The IGFA world record for crappie has stood since 2018 and is held by a Tennessee angler who caught the 5lb 5oz black crappie on a jig.
In this article, we provide full details of that record fish caught in Tennessee and a bunch of other notable crappie records, including the 50-year-old record for white crappie that has really stood the test of time.
Crappie, slabs, bricks, hogs, specks, white perch- no matter what you call them, nothing is quite as sweet as catching a huge crappie. Imagine your excitement at not only catching a beast but finding out it’s the new world record. Read on to find out more about crappie records and some hints on how to catch trophy crappie.
The Current IGFA World Record Black Crappie
- Date: 2018
- Location: Loudon County, Tennessee
- Angler: Lionel “Jam” Ferguson
- Weight: 5lbs 5oz
- Length: 19.75″
On May 15, 2018, Lionel “Jam” Ferguson of Paint Rock, Tennessee, got off work and did a little fishing. It was warm and muggy, and he was having a slow day bass fishing, so he moved to another spot he knew in the Philadelphia area of Loudon County, Tennessee.
Richeison Pond, a privately owned farm pond, was just a short distance away, and he had caught a few bigger fish from the pond in the past. He began lazily casting and retrieving a Triple Threat John Deere colored grub on a ⅛ oz jig head. His slow retrieve worked. An enormous fish grabbed the bait and dove.
Jam and the fish battled until he got the fish into shallow water. At this point, Jam knew it was a big crappie and didn’t want to lose his fish, so he jumped in the water and pulled it out by hand. The black crappie weighed five pounds, five ounces, and was nineteen and three-quarters inches long.
At the urging of his buddy, Jam took it to a local grocery store and had it weighed on certified scales, then contacted the Tennessee Wildlife Resources Agency. Once the Tennessee wildlife officer certified the weight and length, Jam wrapped the fish in wet towels and froze it until he found out if it was a state record.
Ferguson’s catch was not only the new Tennessee state record; it was also the new black crappie world record. The fish has since been mounted and tagged.
World Record White Crappie
- Date: 1957
- Location: Yocona River, Mississippi
- Angler: Fred Bright
- Weight: 5lbs 3oz
- Length: 21″
The white crappie world record has stood for over 50 years. The fish was caught near Enid Dam on the Yocona River in Yolabusha County, Mississippi, on July 31, 1957. Angler Fred Bright was fishing artificial bait on a fast action rod with a Denison Johnson reel when the five-pound, three-ounce fish grabbed the bait and ran. After capture, the fish’s weight and length were certified by an officer from the state of Mississippi, and DNA testing confirmed that the fish was a world record white crappie that weighed five pounds, three ounces, and measured twenty-one inches in length. See here for info on the differences between black crappie and white crappie.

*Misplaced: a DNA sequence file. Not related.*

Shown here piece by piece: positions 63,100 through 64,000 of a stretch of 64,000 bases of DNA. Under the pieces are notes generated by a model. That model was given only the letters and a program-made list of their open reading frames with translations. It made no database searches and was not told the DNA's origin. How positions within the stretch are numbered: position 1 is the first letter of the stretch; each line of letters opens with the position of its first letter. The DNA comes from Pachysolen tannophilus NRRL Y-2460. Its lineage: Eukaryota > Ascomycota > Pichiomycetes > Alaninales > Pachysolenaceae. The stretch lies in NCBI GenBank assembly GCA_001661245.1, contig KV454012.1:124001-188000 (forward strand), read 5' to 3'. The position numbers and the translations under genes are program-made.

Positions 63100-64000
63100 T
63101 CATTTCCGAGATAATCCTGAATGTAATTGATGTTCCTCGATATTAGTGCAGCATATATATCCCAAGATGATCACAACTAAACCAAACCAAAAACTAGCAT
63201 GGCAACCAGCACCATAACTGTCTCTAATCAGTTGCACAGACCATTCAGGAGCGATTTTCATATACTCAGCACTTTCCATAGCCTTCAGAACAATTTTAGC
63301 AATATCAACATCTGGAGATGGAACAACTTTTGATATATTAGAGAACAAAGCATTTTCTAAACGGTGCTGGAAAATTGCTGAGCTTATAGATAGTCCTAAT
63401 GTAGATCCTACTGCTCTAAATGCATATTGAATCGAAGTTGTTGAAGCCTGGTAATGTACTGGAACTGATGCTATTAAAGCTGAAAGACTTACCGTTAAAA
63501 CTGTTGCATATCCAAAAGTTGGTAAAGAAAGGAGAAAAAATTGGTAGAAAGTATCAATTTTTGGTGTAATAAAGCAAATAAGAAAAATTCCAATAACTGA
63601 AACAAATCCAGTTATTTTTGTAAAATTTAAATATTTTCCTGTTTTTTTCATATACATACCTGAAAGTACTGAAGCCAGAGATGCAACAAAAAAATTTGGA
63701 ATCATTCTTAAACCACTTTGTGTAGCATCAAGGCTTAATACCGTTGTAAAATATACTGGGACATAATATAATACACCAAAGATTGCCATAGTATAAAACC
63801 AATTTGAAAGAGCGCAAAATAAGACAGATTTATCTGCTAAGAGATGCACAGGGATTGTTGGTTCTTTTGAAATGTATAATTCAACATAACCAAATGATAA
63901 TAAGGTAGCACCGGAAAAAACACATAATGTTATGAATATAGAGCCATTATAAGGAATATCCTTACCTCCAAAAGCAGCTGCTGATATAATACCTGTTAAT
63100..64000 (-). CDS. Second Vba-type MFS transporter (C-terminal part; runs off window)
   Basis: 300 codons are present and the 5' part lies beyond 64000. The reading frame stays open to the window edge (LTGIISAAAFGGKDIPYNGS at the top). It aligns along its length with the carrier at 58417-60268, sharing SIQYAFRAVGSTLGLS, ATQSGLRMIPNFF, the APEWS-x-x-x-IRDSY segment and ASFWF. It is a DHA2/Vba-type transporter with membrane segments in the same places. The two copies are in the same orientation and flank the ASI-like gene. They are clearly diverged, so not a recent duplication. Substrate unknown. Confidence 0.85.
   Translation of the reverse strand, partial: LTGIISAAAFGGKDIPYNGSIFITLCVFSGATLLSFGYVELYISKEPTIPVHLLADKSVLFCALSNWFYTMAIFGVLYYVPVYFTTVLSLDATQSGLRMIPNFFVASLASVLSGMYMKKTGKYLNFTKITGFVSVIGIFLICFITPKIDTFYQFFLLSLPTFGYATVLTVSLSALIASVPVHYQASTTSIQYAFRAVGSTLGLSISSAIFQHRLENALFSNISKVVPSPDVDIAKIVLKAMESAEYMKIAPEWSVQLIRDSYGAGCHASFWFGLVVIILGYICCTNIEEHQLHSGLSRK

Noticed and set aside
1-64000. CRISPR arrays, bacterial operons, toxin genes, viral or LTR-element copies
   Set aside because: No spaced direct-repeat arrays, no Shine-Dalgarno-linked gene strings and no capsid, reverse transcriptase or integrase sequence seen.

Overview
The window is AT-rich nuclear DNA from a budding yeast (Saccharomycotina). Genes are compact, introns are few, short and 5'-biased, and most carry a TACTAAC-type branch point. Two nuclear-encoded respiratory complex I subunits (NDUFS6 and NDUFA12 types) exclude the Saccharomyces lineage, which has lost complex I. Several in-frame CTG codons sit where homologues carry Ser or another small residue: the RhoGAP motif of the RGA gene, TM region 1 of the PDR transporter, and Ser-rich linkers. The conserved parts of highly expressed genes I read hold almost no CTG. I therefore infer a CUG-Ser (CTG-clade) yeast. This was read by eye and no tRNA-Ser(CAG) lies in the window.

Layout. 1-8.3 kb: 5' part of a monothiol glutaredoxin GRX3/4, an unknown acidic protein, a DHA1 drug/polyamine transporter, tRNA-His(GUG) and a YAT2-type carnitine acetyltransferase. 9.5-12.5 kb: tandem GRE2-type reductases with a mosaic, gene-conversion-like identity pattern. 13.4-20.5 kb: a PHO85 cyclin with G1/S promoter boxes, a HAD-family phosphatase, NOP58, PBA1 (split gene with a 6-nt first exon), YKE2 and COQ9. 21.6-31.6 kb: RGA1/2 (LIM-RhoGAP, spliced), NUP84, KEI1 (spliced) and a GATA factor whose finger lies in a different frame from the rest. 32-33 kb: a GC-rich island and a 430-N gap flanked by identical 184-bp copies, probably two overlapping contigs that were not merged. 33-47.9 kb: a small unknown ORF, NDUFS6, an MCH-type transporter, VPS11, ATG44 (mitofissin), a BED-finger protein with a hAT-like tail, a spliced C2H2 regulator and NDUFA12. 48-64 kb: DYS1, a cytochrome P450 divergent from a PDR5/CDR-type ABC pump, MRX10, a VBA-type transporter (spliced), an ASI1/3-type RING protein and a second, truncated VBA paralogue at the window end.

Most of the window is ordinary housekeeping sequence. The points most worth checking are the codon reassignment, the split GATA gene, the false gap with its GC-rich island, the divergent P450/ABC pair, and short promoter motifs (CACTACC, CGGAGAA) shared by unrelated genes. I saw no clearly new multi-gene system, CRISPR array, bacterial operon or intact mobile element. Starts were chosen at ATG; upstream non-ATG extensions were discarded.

Other Notable Crappie Captures
You remember Lionel Jam Ferguson, who caught the world record black crappie in that little farm pond. This one-acre private pond in Loudon County, Tennessee, might not have many fish in it, but it seems they are all about the same size. Just a few years before his world record, Jam caught a crappie weighing four pounds, four ounces from this same pond. Not realizing that it might be a record, Jam took the fish home and ate it.
Before Jam Ferguson caught his world record black crappie, John Horstman had the previous record. He landed a 5-pound, 19-inch black crappie back in 2006 while fishing in a private lake near his home in Callaway County, Missouri. After his catch was weighed and certified, Horstman donated it to Bass Pro Shops, where the fish lived in the aquarium at the company headquarters in Springfield, Missouri, until its death earlier this year.
Another massive crappie catch was that of Clear Lake Outdoors owner Dave Burruss of Lakeport, California. On February 17, 2021, while bass fishing, Burruss spotted three large fish on the screen of Garmin Livescope fish finder. He threw out a 4-inch Keitech Easy Shiner on twelve-pound test. He says it took 30 seconds to pull in the four-pound, five-ounce black crappie. The fish was larger than the previous state record, and after being weighed on a certified scale, it was officially named the new California state record.